Hormone replacement therapy: dilemmas in 2002. Academic Article uri icon


MeSH Major

  • Estrogen Replacement Therapy


  • About 6 million women in the United States are prescribed a combined estrogen-progestin regimen during and after the menopause. The immediate benefits of hormone replacement therapy (HRT) are relief of menopausal symptoms. Doctors and their patients have long presumed that the benefits on cardiovascular disease and osteoporosis outweigh the possible increased risk of breast cancer or venous thrombosis. The Women's Health Initiative, a National Institutes of Health program, is the first study to compare HRT to placebo in healthy women. The July 2002 report of increased cardiovascular events as well as increased breast cancer diagnosis in women on the HRT arm of the study brought widespread media coverage and has led to distress and confusion among women taking HRT. Women with a personal or family history of breast cancer pose a particular challenge to their physicians when they ask for advice about HRT.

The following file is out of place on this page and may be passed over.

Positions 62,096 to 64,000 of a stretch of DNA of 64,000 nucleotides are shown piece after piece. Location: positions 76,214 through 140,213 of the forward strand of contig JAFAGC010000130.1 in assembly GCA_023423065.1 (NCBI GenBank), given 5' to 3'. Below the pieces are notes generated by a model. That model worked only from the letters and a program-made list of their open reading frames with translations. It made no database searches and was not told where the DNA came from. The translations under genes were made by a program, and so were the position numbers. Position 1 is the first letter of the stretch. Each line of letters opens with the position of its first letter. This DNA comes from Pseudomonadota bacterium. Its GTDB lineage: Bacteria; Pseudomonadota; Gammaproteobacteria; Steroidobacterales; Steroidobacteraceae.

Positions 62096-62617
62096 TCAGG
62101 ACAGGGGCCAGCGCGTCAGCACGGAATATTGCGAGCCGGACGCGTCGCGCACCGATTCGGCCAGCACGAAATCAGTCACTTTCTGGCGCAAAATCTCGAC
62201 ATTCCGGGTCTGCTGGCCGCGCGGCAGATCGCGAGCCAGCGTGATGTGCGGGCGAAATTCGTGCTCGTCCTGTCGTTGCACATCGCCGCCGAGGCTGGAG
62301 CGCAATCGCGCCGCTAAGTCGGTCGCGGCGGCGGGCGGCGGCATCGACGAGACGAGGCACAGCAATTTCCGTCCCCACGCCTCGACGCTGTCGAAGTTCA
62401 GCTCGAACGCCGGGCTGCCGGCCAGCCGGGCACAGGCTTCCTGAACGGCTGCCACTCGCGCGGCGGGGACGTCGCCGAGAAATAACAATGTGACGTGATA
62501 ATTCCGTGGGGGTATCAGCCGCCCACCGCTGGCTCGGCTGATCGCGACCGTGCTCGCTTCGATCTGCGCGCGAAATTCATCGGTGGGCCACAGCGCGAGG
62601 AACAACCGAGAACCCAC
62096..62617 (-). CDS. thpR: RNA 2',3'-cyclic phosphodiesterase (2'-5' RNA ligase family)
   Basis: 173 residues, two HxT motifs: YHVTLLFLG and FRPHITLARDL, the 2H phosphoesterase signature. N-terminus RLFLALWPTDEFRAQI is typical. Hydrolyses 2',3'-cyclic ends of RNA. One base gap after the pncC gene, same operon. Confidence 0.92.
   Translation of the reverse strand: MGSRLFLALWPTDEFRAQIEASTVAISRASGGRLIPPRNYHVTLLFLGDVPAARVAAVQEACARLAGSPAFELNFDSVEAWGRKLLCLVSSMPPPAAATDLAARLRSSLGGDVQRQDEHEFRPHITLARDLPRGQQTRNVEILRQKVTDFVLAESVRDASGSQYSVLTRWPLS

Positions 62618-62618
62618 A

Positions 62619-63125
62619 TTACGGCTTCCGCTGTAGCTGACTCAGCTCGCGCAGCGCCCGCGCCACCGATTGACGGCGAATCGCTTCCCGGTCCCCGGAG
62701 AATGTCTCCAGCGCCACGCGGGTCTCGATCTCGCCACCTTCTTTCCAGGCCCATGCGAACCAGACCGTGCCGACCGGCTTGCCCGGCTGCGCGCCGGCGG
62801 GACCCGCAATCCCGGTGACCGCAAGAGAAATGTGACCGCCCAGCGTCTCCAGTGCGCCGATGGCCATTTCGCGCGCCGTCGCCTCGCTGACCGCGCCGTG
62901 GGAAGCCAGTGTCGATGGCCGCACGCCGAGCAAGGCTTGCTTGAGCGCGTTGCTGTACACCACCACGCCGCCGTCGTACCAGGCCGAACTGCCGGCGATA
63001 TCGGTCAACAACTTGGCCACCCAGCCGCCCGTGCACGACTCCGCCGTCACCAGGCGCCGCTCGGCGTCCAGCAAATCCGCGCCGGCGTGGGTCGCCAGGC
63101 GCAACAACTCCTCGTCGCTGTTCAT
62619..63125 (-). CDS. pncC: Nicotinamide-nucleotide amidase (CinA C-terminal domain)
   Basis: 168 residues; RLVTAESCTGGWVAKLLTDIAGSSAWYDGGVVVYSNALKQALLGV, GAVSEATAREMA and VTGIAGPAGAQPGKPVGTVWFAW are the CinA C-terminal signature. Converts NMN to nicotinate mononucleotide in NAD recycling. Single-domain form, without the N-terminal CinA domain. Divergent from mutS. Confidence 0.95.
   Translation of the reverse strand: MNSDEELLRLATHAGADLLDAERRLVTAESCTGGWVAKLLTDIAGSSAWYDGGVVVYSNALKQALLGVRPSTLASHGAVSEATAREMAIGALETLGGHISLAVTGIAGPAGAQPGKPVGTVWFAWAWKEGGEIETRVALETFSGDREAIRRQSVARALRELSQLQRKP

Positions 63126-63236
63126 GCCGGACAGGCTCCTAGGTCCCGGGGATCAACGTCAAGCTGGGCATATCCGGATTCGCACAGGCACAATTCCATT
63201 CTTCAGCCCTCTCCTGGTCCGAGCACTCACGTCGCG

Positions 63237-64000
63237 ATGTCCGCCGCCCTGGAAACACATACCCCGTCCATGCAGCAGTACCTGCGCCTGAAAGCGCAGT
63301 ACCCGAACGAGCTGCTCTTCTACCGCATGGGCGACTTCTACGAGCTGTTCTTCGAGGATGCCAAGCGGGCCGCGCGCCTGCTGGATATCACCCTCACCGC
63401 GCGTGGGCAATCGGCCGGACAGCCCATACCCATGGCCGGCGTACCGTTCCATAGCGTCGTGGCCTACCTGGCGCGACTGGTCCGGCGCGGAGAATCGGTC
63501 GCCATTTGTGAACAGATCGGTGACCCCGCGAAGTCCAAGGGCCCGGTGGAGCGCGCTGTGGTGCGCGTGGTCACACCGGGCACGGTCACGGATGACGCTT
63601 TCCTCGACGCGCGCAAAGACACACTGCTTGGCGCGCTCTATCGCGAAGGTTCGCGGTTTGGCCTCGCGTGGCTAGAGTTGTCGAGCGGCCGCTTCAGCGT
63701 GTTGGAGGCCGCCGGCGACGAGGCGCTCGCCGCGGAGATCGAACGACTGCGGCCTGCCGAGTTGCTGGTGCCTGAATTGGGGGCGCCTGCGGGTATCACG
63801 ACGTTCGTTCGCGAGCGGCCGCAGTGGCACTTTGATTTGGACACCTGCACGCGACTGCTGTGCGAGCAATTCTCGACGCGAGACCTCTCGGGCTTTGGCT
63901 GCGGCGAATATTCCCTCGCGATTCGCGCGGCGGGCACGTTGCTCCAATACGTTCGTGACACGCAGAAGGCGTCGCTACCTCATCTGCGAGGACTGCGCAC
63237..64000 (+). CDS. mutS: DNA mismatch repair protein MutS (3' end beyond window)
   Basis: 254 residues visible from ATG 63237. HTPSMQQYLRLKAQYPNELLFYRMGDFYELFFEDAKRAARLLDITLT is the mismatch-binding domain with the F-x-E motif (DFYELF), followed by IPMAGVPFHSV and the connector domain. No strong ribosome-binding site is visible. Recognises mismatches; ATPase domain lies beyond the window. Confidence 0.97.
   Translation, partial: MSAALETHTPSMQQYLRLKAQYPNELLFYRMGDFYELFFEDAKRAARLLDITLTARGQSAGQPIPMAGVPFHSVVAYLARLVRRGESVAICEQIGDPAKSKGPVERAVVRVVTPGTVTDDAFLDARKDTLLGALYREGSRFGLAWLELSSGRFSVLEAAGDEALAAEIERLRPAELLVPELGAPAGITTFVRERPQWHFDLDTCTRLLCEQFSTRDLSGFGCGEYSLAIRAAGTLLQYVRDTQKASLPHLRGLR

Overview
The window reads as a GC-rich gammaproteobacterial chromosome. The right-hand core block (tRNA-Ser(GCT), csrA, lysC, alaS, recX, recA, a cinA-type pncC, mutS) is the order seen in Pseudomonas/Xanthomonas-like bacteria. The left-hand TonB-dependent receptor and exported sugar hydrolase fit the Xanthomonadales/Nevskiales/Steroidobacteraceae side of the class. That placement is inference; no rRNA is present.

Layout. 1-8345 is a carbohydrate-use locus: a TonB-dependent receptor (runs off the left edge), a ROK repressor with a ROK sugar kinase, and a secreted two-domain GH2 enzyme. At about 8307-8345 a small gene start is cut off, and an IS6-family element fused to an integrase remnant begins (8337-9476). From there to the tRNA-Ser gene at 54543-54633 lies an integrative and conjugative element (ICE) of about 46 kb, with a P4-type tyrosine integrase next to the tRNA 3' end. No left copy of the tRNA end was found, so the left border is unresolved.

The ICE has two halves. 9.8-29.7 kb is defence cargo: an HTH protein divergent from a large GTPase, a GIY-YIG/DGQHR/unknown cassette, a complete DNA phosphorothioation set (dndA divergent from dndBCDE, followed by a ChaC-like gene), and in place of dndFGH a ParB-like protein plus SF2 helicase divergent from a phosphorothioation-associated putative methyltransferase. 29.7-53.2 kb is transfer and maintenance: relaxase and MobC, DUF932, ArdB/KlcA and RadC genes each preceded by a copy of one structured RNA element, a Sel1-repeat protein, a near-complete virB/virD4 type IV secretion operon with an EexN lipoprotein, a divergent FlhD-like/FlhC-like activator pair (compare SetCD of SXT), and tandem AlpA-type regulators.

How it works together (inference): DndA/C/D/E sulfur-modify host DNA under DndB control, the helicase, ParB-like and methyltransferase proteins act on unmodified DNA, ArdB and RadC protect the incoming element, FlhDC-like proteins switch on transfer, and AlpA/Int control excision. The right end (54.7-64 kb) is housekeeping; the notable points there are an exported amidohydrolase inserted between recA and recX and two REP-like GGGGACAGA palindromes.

publication date

  • January 2003



  • Academic Article



  • eng

PubMed Central ID

  • PMC2194501

PubMed ID

  • 12813923

Additional Document Info

start page

  • 233

end page

  • 8; discussion 238-40


  • 114